Photographer: Jiuguang Wang/Flickr

Carnegie Mellon Mistakenly Admits 800 Students

Mass e-mails are a dangerous thing

Carnegie Mellon University just joined the ranks of MIT, Johns Hopkins University, UCLA, and other elite schools that have recently broken hearts through a technology glitch, by mistakenly e-mailing hundreds of applicants that they'd been accepted. The admissions office incorrectly sent an e-mail on Monday to about 800 people who'd applied to the university's master's program in computer science, university spokesperson Ken Walters confirmed.

"We understand the disappointment created by this mistake, and deeply apologize to the applicants for this miscommunication," Walters says. "We are currently reviewing our notification process to help ensure this does not happen in the future."

The e-mail, which was first obtained by Gawker, told applicants, "You are one of the select few, less than 9 percent of the more than 1,200 applicants, that we are inviting. ... Welcome to Carnegie Mellon!" The e-mail then offered applicants "bragging points," such as the fact that the program they had been accepted to is ranked No. 1 by U.S. News & World Report. About seven hours later, the admissions office sent another e-mail to some students titled "CORRECTION OF PRIOR EMAIL / REVOCATION OF OFFER OF ADMISSION TO MS IN CS PROGRAM." The e-mail clarified that they had not actually gotten into Carnegie Mellon. Also, it asked, "please acknowledge receipt of this retraction."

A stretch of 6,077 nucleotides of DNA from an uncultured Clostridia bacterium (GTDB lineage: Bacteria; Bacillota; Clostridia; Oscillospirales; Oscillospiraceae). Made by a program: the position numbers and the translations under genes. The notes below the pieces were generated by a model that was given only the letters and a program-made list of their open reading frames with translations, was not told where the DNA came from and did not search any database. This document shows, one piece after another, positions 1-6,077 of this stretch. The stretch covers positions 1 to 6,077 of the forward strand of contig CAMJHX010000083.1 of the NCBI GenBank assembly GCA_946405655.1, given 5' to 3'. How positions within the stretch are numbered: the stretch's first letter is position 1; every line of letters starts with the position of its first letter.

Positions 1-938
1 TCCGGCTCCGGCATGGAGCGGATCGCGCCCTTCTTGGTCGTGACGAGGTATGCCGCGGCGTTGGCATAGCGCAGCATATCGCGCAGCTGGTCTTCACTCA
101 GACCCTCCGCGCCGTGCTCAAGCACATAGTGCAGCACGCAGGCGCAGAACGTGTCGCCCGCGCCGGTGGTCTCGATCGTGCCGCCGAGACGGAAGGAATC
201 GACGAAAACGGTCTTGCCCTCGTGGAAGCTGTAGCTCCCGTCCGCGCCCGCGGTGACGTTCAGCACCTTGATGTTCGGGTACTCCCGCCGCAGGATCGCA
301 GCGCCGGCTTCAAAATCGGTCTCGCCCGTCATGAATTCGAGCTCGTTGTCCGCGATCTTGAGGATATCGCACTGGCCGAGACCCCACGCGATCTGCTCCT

When it comes to relaying admissions decisions, it seems like the process should be relatively simple for colleges. Accepted applicants should hear they've been accepted, and rejected applicants should hear they've been rejected. In reality, colleges seem to be messing up admissions notifications more and more—partly because the practice of sending decisions by way of thick paper envelopes is becoming increasingly obsolete. More schools are turning to e-mail to relay a "yes" or "no" to applicants. As prior admissions blunders have shown, it's easier for people to hit the wrong key than to accidentally stuff the wrong letter into an envelope. At Carnegie Mellon, Walters says, the blame for the incorrect e-mails rested with "serious mistakes in our process for generating acceptance letters."

Not that that offers much solace to applicants, who may or may not have broadcasted their acceptance before finding out Carnegie Mellon had goofed.